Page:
Parking Changes on the Pullman Campus

Dear Colleagues,

Last Wednesday, Transportation Services alerted the Pullman campus about a proposed fee structure that will result in a 30% increase in parking permit fees between 2022 and 2025. Some parking lots will be reclassified, including instances where permit parking will be converted to hourly parking. I reached out to Christopher Boyan, Director of Transportation Services, to learn more about this proposal. This included a series of questions and responses shown here (edited for brevity).

  1. Why was the comment period so short (4 business days)? The primary motivation was to ensure that feedback is available for the next task force meeting scheduled this week (task force information can be found here). Chris indicated that this comment period is shorter than they had planned, but also noted that in similar cases in the past, most comments were received within 2-3 days of when proposals are advertised.
  2. Where can interested parties find more information about how these funds will be spent? Chris provided the linked summary table to show how they arrived at the $14 MD figure.
  3. Faculty and students are concerned about continued erosion of parking opportunities on campus. Are all of the hourly conversions justified? Based on the feedback received to date, Chris indicated that there is a reasonable chance the proposed changes will be modified to limit the loss of permit parking spaces. The parking task force will address this point and adjust the proposal accordingly.

Please keep in mind that parking is governed by Washington State Administrative Code, and Transportation Services at WSU must be “self-supporting.” That is, WSU Transportation Services is tasked with financing, managing, and maintaining parking facilities while also facilitating and promoting transportation options on the Pullman campus. This is a self-supported unit and does not receive federal, state, grant, or tuition funding. Revenue for capital projects, maintenance, and operations comes solely from parking fees and fines.

Several faculty have expressed dismay about the rising cost of permits on top of other inflationary pressures and eroding purchasing power relative salaries. To put some perspective on this point, if a faculty member has a green permit, in 2025 they will have to pay $714.80 – 552.00 = $162.80 more than required in 2022. As a point of reference, if the faculty member is making a salary of $100,000 (the average for WSU is closer to $125,000) and if we receive a 3% mass salary increase in 2022 (still under consideration), the proportion of the pay increase going towards the green parking permit will be $162.80/(100,000*0.03) = 5.4% of the salary increase….that is, not a huge impact for this salary range.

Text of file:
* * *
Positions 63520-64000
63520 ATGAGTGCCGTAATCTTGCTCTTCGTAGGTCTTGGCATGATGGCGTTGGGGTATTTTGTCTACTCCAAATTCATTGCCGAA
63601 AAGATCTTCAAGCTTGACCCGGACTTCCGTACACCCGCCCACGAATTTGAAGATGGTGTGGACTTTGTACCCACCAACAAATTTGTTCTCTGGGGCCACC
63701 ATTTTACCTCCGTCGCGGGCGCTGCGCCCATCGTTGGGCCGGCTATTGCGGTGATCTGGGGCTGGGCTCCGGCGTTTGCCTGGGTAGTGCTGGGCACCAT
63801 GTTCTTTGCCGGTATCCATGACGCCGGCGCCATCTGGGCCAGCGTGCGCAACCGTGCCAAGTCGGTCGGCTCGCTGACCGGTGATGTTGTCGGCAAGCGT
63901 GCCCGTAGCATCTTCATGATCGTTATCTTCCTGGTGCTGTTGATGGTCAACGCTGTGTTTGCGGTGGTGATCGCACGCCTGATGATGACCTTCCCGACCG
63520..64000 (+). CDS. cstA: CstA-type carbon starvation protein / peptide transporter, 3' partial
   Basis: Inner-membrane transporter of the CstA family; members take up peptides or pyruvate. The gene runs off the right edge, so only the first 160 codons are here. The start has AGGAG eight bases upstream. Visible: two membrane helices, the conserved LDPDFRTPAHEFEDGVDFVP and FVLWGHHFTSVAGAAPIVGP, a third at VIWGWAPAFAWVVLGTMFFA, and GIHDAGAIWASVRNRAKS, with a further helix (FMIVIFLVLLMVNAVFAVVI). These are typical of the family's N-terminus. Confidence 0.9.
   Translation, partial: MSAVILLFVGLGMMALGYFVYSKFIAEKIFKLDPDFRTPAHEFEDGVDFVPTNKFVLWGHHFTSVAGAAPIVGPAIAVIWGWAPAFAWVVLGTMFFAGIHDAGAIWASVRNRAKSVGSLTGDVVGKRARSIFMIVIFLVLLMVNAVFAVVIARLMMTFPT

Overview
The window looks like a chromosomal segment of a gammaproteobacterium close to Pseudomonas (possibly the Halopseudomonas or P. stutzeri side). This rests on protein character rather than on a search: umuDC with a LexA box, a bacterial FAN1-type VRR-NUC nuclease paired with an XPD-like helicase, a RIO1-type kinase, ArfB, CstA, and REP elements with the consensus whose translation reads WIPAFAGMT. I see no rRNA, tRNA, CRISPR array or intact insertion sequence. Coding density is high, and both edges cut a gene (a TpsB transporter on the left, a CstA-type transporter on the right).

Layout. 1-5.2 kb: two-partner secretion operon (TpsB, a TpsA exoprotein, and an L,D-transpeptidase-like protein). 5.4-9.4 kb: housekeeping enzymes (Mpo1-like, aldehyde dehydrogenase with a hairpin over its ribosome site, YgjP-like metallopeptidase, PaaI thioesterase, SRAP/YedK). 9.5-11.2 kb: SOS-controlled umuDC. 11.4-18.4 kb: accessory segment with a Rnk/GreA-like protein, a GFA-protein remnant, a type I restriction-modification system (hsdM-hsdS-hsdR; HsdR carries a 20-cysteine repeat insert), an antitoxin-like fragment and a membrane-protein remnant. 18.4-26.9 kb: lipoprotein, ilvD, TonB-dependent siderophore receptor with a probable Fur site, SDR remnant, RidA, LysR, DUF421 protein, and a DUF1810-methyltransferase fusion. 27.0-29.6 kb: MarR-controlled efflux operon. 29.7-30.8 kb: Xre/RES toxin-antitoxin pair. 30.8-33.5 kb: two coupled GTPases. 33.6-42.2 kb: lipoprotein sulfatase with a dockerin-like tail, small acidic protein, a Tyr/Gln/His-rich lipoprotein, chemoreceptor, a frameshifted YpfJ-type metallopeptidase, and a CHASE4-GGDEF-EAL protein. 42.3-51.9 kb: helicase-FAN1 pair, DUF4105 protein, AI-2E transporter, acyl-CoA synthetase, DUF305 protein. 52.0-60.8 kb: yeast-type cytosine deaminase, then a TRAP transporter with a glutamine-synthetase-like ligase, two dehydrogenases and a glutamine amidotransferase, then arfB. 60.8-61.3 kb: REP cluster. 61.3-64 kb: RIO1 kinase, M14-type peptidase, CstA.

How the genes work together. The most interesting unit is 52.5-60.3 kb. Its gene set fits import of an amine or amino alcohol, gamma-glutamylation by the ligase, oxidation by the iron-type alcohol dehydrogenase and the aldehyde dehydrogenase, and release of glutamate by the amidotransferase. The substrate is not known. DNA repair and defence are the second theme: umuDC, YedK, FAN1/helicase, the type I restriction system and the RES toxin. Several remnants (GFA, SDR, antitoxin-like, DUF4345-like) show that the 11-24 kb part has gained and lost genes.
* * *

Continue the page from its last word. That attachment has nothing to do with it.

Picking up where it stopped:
Nevertheless, there are important issues of equity that have been raised and these have been succinctly summarized by the Association of Faculty Women. That is, increasing permit fees will have a disproportionate impact on individuals earning lower salaries and, notably, less expensive permit options are relatively hard to find on the west side of campus.

*Given these considerations, and assuming that it was possible to have an income-based fee schedule (i.e., a progressive user tax rather than a regressive user tax), would faculty be willing to pursue this idea?

Other transportation options may be part of the Pullman strategic planning process that is currently collecting stakeholder input.

There have been suggestions that visitors using parking lots during football events should make up the difference, but I suspect that would be a hard ask. Consider that the deferred maintenance amounts to $14 million while there are probably 6-12 times a year when parking lots are reserved for off campus visitors.

Several faculty have also voiced suspicions that funding from parking fees will be siphoned off to somehow support athletic services. This is emphatically not the case as confirmed with my discussion with President Schulz (and he will share some thoughts on this point during his April 7th Faculty Senate address). I respectfully request that we dispense with this supposition.

Photo of Faculty Senate Chair, Doug CallThank you for considering this information.


Douglas Call
Faculty Senate Chair

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2 comments on "Parking Changes on the Pullman Campus"
  1. Many people that work at WSU don’t make $125,000 year. If you want heat in your building and your department staff happy better make sure they can afford to come to work. Faculty may complain about parking fees (I do) but it impacts others who keep this place running to a greater extent.

  2. Thank you for your comment. Your concern is covered by the original post. Please remember that Washington State law requires that WSU operate parking as a cost-recovery service. If there is sufficient interest, we could develop a proposal for a progressive fee structure so that higher income earners pay a disproportionately higher parking fee. There does not appear to be momentum for this at this time. Sincerely, Doug Call

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